Coronavirus and Fire Island’s Ferry Carriers

Scene from a recent ferry departing from Sayville, as photographed by a passenger.

By Mariana Dominguez ~ Over the past few months, COVID-19 has changed much in everyone’s daily lives. Social distancing, masks and consistent hand sanitizer use has become the new normal. With summer officially here, visitors have flocked to Fire Island for some much needed fun in the sun. To get there though, it is imperative to stay safe and masked up on the ferries.

According to Charles Sherman of Davis Park Ferries, the majority of customers are compliant with mask regulations. However, the crew must stay vigilant of people pulling their masks down during the ride.

“They always have them on when they get on the boat but they like to take them off so we try to have somebody walking around the boat telling them to put them on,” said Sherman.

On a recent ferry ride to the Fire Island Pines with Sayville Ferry Service, crew members made an announcement before the trip that customers must wear masks for the duration of the ride. Even still, a customer took his mask off while talking on his cell phone. He was promptly talked to and made to put it back on.

Another issue that has come up at Davis Park is inebriated individuals giving crew members a hard time regarding putting on masks.

“When they go over they’re great,” Sherman said. “When they come back, if they have been drinking, they’re a little more difficult to deal with. A couple of inebriated people [refused to wear masks] and the police took them off the boat, but they wised up and put their masks on.”

Inebriation also has been an issue recently in the Fire Island Pines especially on the weekend of the Fourth of July. While masks are required at all times on the ferries, once on the island, enforcement of social distancing protocols is trickier. Despite the cancellation of the annual Invasion of the Pines celebration, house parties were still held on July 4 in the Pines, with many going viral due to their size and lack of social distancing and mask wearing. One party-goer in particular, Corey Hannon, was called out for his social media posts in which he showed pictures of himself at large parties while claiming to still be recovering from COVID-19.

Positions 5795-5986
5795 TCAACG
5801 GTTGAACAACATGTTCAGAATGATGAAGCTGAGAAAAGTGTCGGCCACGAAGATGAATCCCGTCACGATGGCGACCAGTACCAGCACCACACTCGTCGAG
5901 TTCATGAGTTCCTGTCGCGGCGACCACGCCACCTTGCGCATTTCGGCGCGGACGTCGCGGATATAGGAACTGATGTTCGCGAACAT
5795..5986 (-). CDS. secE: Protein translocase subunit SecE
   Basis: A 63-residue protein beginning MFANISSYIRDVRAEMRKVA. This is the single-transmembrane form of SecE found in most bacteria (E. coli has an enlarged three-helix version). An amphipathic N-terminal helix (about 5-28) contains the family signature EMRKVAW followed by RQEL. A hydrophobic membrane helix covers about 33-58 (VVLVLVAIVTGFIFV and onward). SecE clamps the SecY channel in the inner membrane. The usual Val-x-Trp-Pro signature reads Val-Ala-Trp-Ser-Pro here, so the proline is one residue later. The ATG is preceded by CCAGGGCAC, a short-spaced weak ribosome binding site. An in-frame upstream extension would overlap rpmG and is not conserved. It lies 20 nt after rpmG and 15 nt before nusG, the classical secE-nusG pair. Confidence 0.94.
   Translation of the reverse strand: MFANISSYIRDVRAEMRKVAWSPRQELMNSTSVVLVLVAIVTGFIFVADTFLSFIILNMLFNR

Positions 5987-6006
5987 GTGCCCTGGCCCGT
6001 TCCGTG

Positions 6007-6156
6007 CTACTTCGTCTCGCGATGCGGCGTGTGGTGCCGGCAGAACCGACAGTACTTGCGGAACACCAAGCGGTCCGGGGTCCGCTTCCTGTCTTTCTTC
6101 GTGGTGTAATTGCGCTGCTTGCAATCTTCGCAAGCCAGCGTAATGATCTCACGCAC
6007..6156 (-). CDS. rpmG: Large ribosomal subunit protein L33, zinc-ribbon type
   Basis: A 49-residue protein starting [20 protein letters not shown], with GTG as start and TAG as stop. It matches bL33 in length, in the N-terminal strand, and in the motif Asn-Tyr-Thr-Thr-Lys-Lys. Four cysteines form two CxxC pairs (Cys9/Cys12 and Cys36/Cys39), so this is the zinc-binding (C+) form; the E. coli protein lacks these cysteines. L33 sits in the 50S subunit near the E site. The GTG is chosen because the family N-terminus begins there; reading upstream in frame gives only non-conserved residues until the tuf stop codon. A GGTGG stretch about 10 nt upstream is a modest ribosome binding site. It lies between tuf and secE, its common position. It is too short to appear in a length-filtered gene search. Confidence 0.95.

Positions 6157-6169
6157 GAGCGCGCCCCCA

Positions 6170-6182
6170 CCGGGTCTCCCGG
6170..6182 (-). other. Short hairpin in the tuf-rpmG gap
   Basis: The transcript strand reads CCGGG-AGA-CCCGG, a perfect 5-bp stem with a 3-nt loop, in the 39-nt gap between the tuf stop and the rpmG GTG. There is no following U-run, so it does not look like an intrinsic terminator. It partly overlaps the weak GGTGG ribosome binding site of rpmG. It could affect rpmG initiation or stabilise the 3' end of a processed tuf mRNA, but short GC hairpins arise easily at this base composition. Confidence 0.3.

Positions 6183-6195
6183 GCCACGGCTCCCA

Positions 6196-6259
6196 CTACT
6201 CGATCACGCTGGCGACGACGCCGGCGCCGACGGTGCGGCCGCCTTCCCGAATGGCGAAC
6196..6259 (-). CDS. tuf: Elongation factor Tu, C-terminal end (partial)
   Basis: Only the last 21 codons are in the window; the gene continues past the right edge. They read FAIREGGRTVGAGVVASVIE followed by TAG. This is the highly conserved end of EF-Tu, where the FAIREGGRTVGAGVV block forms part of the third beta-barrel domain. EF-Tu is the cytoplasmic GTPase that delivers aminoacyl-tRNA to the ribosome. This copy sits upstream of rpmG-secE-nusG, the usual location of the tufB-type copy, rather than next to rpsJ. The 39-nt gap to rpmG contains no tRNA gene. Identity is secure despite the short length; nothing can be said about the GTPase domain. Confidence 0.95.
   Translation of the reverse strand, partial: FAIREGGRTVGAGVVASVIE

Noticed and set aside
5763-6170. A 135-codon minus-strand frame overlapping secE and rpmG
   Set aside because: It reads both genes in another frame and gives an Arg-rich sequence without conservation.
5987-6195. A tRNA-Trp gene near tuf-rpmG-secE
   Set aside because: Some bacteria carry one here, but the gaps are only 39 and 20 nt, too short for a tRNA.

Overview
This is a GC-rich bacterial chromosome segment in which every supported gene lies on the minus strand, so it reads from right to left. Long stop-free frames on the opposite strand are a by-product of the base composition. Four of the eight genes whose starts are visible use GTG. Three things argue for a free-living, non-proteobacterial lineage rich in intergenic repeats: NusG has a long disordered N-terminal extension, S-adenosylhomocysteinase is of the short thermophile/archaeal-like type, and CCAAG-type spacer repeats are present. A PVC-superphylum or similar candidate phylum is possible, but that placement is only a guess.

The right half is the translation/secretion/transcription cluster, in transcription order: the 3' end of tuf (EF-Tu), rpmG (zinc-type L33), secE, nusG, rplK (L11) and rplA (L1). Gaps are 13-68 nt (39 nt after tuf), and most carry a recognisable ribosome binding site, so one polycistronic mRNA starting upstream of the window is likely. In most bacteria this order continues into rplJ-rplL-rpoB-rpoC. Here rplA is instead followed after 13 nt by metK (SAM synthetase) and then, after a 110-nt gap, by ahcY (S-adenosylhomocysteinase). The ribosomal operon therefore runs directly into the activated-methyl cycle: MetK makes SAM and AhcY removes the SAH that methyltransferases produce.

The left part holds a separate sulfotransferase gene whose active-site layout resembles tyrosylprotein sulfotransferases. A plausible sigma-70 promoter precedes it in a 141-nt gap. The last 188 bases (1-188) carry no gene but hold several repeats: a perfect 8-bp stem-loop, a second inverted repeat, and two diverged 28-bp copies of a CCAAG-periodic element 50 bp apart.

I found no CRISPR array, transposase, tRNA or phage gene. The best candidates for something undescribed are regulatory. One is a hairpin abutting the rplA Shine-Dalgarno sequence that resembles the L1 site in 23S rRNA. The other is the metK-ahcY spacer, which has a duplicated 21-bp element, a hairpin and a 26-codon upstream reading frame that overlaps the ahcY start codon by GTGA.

In response, Fire Island Pines Property Owners Association President Jay Pagano released a statement condemning the non-compliance of social distancing and said in part, “We are distressed by the irresponsible behavior of some residents and visitors.” In addition, he clarified that police would be more attentive to partying in the community and that parties on the beach were forbidden.

PJ McAteer, managing director of the Fire Island Pines Commercial District, released a similar statement in which he said, “Mr. Hannon is no longer welcome at any bar or restaurant in Fire Island Pines.”

Even before July 4, social media had been buzzing with comments about lack of social distancing on the beach as well as on the ferries. Despite the mask regulations, ferry rides tend be crowded due to fewer scheduled boats than previous summers. The most common comment on social media is the ferry companies should add more scheduled boats to their schedule in an attempt to prevent overcrowding. As a mass transit service, ferries are not required to enforce social distancing. But the CDC states on their website that, “COVID-19 spreads mainly among people who are in close contact with one another (within about 6 feet), so the use of cloth face coverings is particularly important in settings where people are close to each other or where social distancing is difficult to maintain.”

Because of all of the regulations, and in order to keep both workers and customers safe, the ferry companies have changed some things. At Davis Park Ferries “all books and cards must be preordered…via email or phone call” in order to ensure minimal contact. At Fire Island Ferries, Plexiglas dividers were installed at ticket collection stations; and Sayville Ferry Service began running a separate ferry for customer mail to minimize how much room freight takes up on the passenger ferry, which made social distancing more difficult. However some of the ridership says this is not enough, and a petition is presently circulating on for the carrier to add more boats to the schedule so that overcrowding conditions might be abated. The petition had slightly over 330 signatures on it  at the time this article went to press.

Sherman admits the regulations can be “a pain in the neck” for his staff to enforce. COVID-19 has changed the world, and that now includes summers on Fire Island.



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